Skip to main content

Spatial resolution and peak-pressure-change measurement accuracy


It has been suggested that plantar pressures should be measured at ~6.2 mm to accurately characterize local maxima [1], and it has been shown that sensor widths of 10 mm can cause a 30% pressure underestimation at the metatarsal heads [2]. However, these results assume that pressure maxima, not maxima changes, are of primary interest. The purpose of this study was to examine how spatial resolution affects accuracy when measuring local maxima vs. changes in local maxima.

Methods and materials

A pressure pulse model (Figure 1) was generalized from [2] for force (F) and wavelength (λ) as:

Figure 1
figure 1

Pressure model (Eqn.1). Example pulses of λ=20 and 25 mm, with maxima of p*=1000 kPa and 640 kPa, Total force = 100 N.

where the maximum pressure (p*) is 4-2, and the measured pressure (p) has an analytical solution dependent on sensor width w. The measurement accuracy of local-maxima and local-maxima-changes are p/p* [2], and (p1-p2)/(p*1-p*2), respectively, where ‘1’ and ‘2’ denote pulses with different wavelengths. To mimic insole-padding intervention, where total force is not expected to change, F was a constant 100 N and λ was varied from 20 mm [2]. Numerical optimization was used to find the critical sensor width that yielded various target accuracies for both local-maxima and a variety of local-maxima-changes (-100% to +100% change).


Results reveal that a target accuracy of 90% requires 5 mm resolution for local peak pressures (Figure 2), and that pressure-changes at 90% accuracy require resolutions of 4.1 mm and 3.2 mm, for changes of -50% and +50%, respectively. The reason is intuitive: the true difference pulse has higher frequency components than the original pulses, so pressure-change accuracy will be lower for all changes >-100%.

Figure 2
figure 2

Critical sensor width needed to achieve given accuracies for local maxima (solid dots), and maxima changes (solid lines).


This study has shown that, to achieve a given measurement accuracy, higher spatial resolutions are needed to measure local-pressure-maxima-changes than single-maxima. The main limitations are that pressure pulses are not, in general, constrained to have constant force and that broader (i.e. non-local) pressure changes were not considered.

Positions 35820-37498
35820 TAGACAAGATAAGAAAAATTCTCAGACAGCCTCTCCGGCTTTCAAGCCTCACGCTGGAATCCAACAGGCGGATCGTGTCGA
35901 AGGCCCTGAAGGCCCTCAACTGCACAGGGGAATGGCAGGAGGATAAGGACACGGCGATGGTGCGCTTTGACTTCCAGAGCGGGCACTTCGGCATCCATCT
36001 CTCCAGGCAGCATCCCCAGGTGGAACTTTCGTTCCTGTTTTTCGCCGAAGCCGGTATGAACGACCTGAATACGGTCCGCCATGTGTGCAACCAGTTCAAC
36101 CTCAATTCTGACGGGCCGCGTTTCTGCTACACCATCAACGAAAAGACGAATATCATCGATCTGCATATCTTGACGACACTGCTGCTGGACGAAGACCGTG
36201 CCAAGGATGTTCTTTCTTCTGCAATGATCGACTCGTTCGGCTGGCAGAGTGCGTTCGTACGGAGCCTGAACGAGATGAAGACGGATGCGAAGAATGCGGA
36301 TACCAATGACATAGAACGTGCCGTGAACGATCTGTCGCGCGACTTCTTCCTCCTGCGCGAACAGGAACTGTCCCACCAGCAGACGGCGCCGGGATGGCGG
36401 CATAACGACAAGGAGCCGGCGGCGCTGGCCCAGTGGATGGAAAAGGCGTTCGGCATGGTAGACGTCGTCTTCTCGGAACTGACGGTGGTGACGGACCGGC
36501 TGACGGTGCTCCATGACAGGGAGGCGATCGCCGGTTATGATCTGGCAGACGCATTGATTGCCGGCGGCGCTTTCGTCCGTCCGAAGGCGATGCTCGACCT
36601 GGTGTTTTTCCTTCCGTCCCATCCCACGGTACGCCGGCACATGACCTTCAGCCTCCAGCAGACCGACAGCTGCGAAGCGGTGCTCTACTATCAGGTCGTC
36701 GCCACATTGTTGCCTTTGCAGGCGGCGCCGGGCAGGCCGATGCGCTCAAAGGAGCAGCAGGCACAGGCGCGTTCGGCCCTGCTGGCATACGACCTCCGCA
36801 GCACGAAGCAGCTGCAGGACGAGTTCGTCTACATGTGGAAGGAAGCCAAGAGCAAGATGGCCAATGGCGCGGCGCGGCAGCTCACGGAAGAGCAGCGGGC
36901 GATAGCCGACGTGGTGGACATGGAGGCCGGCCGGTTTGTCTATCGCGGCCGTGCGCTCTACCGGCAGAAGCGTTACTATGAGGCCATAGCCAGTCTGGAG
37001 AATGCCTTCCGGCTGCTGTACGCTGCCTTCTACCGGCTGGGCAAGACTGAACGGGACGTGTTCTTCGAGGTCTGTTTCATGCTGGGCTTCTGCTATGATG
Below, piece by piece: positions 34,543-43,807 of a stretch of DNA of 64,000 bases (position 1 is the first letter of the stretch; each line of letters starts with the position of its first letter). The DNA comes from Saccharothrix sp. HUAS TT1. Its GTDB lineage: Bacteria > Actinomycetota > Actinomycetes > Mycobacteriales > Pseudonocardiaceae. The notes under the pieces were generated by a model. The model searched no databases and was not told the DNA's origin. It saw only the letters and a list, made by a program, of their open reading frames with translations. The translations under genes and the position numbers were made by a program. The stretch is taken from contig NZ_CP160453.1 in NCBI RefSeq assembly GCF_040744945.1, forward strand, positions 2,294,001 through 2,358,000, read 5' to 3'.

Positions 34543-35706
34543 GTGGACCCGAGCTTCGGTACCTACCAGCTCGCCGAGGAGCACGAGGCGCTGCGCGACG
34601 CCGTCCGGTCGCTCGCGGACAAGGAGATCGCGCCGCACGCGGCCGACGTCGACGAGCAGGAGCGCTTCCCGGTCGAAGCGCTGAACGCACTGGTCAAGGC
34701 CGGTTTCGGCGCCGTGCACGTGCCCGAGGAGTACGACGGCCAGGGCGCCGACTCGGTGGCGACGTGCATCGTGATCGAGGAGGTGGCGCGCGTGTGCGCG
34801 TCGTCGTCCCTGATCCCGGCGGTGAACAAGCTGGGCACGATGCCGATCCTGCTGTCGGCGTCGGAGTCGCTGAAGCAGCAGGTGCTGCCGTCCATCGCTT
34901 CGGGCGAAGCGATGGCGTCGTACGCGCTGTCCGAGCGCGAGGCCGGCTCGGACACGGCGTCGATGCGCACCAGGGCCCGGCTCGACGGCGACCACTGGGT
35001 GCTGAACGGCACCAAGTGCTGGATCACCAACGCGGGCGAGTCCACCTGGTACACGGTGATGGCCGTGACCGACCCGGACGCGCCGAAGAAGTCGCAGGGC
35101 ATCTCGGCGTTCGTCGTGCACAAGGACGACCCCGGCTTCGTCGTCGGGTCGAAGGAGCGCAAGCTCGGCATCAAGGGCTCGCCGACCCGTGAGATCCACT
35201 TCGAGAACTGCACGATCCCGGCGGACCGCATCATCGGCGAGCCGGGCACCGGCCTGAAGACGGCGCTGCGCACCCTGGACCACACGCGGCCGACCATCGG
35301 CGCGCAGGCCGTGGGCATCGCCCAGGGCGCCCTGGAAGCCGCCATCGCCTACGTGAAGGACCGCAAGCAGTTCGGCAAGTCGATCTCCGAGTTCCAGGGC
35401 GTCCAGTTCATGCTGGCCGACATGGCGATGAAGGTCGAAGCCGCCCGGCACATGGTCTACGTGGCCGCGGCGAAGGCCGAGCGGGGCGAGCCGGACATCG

1. Davis B, Cothren R, Quesada P, Hanson SB, Perry JE: Frequency content of normal and diabetic plantar pressure profiles: implications for the selection of transducer sizes. J Biomech. 1996, 29: 979-983. 10.1016/0021-9290(95)00116-6.

    Article  CAS  PubMed  Google Scholar 

  2. Lord M: Spatial resolution in plantar pressure measurement. Med Eng Phys. 1997, 19: 140-14. 10.1016/S1350-4533(96)00057-4.

    Article  CAS  PubMed  Google Scholar 

Download references

Author information

Authors and Affiliations


Corresponding author

Correspondence to Todd C Pataky.

Rights and permissions

This article is published under license to BioMed Central Ltd. This is an Open Access article distributed under the terms of the Creative Commons Attribution License (, which permits unrestricted use, distribution, and reproduction in any medium, provided the original work is properly cited.

Reprints and permissions

About this article

Cite this article

Pataky, T.C. Spatial resolution and peak-pressure-change measurement accuracy. J Foot Ankle Res 5 (Suppl 1), O30 (2012).

Download citation

  • Published:

  • DOI: